peak, and the date. I am not worried that any other humans will
ever come across these remains.
the exit we splashed down Goodell Creek instead of fighting the
Terror Creek brush banks. The creek was running tumultuously and
at one crossing Gary was lifted off his feet in the middle of the
torrent and was dunked in an unceremonious cartwheel in the rapids.
I had my camera out but was too excited to record the event.
Peak appears on the map as this summit's name, but hardly anyone
calls it this.
Davis told me his story of the first use of the chopping-block name
when I visited him in Sedro Woolley in the late 1960's.
1905, I believe, 100 years ago, Glee and Burton Babcock (who had
a cabin on the Skagit just below Goodell Creek above Thornton Creek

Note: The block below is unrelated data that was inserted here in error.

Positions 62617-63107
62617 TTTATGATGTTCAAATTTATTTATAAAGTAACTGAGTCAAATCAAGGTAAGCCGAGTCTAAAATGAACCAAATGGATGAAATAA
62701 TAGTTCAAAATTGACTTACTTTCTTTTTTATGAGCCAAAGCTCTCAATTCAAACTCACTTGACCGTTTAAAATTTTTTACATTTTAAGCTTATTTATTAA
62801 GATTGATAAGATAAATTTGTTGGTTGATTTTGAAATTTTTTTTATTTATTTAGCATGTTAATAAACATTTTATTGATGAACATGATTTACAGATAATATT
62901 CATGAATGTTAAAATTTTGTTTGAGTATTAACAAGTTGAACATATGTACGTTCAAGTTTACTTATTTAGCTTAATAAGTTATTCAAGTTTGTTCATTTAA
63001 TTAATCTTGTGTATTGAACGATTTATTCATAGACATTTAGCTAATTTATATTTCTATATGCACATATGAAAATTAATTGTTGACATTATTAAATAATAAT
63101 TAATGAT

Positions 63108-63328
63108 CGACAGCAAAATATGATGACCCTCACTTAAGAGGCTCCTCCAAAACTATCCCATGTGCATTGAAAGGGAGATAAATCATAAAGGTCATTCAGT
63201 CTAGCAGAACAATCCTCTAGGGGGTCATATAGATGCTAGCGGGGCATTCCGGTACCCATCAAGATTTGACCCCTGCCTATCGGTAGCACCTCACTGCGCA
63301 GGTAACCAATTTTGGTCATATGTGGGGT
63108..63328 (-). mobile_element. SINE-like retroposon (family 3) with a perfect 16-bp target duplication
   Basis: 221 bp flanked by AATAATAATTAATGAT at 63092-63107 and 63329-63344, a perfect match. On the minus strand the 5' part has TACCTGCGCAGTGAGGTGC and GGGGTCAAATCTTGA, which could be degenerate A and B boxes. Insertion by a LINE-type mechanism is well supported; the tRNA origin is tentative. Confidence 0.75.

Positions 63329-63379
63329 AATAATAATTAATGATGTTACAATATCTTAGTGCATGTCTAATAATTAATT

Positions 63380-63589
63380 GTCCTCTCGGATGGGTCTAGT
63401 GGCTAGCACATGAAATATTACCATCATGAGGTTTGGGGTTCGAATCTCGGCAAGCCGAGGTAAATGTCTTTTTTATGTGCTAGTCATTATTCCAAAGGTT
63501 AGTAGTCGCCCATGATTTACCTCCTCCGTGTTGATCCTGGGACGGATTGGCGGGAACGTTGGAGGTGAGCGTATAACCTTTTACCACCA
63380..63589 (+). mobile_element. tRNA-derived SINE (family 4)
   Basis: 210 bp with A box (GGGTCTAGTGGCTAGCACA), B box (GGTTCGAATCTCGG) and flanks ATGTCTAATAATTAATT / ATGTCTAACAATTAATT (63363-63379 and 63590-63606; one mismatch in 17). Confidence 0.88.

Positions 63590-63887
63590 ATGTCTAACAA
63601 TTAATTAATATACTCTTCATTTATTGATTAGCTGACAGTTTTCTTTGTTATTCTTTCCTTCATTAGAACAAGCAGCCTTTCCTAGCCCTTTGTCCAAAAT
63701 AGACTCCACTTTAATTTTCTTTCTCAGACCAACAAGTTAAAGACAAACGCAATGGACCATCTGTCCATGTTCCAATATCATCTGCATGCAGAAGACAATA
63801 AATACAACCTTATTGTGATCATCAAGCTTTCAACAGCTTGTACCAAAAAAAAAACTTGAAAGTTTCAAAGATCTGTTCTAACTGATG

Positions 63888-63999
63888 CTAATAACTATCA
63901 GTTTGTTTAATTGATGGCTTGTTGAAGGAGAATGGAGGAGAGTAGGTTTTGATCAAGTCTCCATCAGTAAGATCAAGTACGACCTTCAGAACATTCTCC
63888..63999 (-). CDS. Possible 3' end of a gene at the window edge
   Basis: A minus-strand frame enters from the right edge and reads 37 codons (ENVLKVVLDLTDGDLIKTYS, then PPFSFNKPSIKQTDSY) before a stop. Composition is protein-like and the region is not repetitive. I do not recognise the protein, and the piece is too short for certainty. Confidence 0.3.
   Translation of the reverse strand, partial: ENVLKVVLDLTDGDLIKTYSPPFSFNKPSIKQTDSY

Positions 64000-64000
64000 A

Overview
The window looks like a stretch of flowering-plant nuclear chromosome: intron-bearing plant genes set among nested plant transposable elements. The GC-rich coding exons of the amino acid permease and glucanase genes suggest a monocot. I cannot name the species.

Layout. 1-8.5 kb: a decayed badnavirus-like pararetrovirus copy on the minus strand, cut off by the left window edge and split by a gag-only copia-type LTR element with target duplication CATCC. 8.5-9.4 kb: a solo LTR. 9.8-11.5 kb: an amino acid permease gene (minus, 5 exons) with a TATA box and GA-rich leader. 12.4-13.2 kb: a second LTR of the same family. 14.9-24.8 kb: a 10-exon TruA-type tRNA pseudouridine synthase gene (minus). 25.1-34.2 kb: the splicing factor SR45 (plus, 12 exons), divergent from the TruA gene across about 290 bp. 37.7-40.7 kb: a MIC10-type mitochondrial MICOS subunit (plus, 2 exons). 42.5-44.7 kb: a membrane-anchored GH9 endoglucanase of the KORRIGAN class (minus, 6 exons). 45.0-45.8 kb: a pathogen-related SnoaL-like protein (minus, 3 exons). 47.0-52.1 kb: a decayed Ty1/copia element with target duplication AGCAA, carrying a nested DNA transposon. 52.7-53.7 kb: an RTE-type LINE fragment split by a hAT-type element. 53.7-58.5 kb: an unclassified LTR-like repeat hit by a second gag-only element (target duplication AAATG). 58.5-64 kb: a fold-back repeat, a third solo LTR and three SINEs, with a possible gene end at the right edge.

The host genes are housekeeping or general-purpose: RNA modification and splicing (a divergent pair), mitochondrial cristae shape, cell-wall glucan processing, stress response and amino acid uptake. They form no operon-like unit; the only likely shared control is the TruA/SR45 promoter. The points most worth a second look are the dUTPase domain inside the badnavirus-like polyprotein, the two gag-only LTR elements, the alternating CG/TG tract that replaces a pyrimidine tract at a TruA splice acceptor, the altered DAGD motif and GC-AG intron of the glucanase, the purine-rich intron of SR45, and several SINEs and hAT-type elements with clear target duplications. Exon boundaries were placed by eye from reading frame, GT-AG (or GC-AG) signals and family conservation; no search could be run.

at Babcock Creek) went prospecting up Stetattle Creek jungle.
They turned left at Jay Creek, lured by a patch of rust-colored
rock high in the valley. Glee told me that the early pioneers felt
that “iron was the mother of all precious minerals,” so they would
always investigate the red stains. Quite remarkably, the two made
it all the way to the saddle
at the head of Jay Creek on the ridge above Goodell Creek. They
were naturally stunned by the view of the then-unnamed Pickets from
here. They spotted the formation of “The Stump” (Pinnacle Peak)
and Glee joked to Burton, “Look, there's Babcock's Chopping Block."
home the next day at his mother Lucinda Davis' roadhouse on Cedar
Bar, just below Diablo, Glee sketched from memory a drawing of the
Pickets which he showed me. The detail on the pencil sketch was
incredible, as he had memorized and drawn the Picket shapes to perfection,